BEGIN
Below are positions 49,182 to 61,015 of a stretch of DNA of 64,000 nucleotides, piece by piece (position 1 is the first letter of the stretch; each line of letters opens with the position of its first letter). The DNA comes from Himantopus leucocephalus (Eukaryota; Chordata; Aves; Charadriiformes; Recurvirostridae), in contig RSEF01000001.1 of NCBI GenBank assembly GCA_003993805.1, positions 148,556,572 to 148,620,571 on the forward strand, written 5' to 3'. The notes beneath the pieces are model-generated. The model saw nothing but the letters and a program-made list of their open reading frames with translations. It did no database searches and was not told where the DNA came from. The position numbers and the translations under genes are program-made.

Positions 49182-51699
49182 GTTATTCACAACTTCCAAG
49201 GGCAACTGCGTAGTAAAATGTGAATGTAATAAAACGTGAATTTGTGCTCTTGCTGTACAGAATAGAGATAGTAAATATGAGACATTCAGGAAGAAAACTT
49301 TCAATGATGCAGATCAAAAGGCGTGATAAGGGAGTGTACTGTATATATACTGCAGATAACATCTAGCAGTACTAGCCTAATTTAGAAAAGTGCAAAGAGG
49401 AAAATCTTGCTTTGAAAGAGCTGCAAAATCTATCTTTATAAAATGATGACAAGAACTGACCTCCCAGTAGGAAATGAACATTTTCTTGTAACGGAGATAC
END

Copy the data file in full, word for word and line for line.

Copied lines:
Below are positions 49,182 to 61,015 of a stretch of DNA of 64,000 nucleotides, piece by piece (position 1 is the first letter of the stretch; each line of letters opens with the position of its first letter). The DNA comes from Himantopus leucocephalus (Eukaryota; Chordata; Aves; Charadriiformes; Recurvirostridae), in contig RSEF01000001.1 of NCBI GenBank assembly GCA_003993805.1, positions 148,556,572 to 148,620,571 on the forward strand, written 5' to 3'. The notes beneath the pieces are model-generated. The model saw nothing but the letters and a program-made list of their open reading frames with translations. It did no database searches and was not told where the DNA came from. The position numbers and the translations under genes are program-made.

Positions 49182-51699
49182 GTTATTCACAACTTCCAAG
49201 GGCAACTGCGTAGTAAAATGTGAATGTAATAAAACGTGAATTTGTGCTCTTGCTGTACAGAATAGAGATAGTAAATATGAGACATTCAGGAAGAAAACTT
49301 TCAATGATGCAGATCAAAAGGCGTGATAAGGGAGTGTACTGTATATATACTGCAGATAACATCTAGCAGTACTAGCCTAATTTAGAAAAGTGCAAAGAGG
49401 AAAATCTTGCTTTGAAAGAGCTGCAAAATCTATCTTTATAAAATGATGACAAGAACTGACCTCCCAGTAGGAAATGAACATTTTCTTGTAACGGAGATAC